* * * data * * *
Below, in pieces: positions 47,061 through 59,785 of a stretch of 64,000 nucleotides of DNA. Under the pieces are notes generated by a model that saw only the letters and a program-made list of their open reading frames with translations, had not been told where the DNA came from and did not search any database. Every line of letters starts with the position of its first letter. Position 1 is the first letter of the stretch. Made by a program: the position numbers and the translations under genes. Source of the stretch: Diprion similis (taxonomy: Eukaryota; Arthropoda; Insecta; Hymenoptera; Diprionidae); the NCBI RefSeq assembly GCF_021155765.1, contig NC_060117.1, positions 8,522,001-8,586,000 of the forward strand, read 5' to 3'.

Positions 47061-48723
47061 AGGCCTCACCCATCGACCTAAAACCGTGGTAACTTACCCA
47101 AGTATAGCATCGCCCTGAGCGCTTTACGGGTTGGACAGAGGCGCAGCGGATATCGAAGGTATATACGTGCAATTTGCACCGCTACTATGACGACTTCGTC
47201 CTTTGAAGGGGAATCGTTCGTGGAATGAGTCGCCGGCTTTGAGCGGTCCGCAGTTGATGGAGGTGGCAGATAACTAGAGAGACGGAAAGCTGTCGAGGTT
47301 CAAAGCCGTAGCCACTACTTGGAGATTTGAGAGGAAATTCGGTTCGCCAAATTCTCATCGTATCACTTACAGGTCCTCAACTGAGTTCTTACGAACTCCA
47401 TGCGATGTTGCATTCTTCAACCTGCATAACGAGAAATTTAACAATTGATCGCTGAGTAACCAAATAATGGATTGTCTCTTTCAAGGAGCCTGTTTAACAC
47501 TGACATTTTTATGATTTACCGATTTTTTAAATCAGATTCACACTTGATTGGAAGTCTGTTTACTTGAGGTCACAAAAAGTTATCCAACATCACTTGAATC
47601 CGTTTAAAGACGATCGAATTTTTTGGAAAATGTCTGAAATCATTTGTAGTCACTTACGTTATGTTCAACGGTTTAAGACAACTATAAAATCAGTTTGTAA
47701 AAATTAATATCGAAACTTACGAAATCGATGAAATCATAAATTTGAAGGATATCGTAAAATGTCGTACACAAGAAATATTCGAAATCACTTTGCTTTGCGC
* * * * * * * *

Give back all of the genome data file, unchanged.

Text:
Below, in pieces: positions 47,061 through 59,785 of a stretch of 64,000 nucleotides of DNA. Under the pieces are notes generated by a model that saw only the letters and a program-made list of their open reading frames with translations, had not been told where the DNA came from and did not search any database. Every line of letters starts with the position of its first letter. Position 1 is the first letter of the stretch. Made by a program: the position numbers and the translations under genes. Source of the stretch: Diprion similis (taxonomy: Eukaryota; Arthropoda; Insecta; Hymenoptera; Diprionidae); the NCBI RefSeq assembly GCF_021155765.1, contig NC_060117.1, positions 8,522,001-8,586,000 of the forward strand, read 5' to 3'.

Positions 47061-48723
47061 AGGCCTCACCCATCGACCTAAAACCGTGGTAACTTACCCA
47101 AGTATAGCATCGCCCTGAGCGCTTTACGGGTTGGACAGAGGCGCAGCGGATATCGAAGGTATATACGTGCAATTTGCACCGCTACTATGACGACTTCGTC
47201 CTTTGAAGGGGAATCGTTCGTGGAATGAGTCGCCGGCTTTGAGCGGTCCGCAGTTGATGGAGGTGGCAGATAACTAGAGAGACGGAAAGCTGTCGAGGTT
47301 CAAAGCCGTAGCCACTACTTGGAGATTTGAGAGGAAATTCGGTTCGCCAAATTCTCATCGTATCACTTACAGGTCCTCAACTGAGTTCTTACGAACTCCA
47401 TGCGATGTTGCATTCTTCAACCTGCATAACGAGAAATTTAACAATTGATCGCTGAGTAACCAAATAATGGATTGTCTCTTTCAAGGAGCCTGTTTAACAC
47501 TGACATTTTTATGATTTACCGATTTTTTAAATCAGATTCACACTTGATTGGAAGTCTGTTTACTTGAGGTCACAAAAAGTTATCCAACATCACTTGAATC
47601 CGTTTAAAGACGATCGAATTTTTTGGAAAATGTCTGAAATCATTTGTAGTCACTTACGTTATGTTCAACGGTTTAAGACAACTATAAAATCAGTTTGTAA
47701 AAATTAATATCGAAACTTACGAAATCGATGAAATCATAAATTTGAAGGATATCGTAAAATGTCGTACACAAGAAATATTCGAAATCACTTTGCTTTGCGC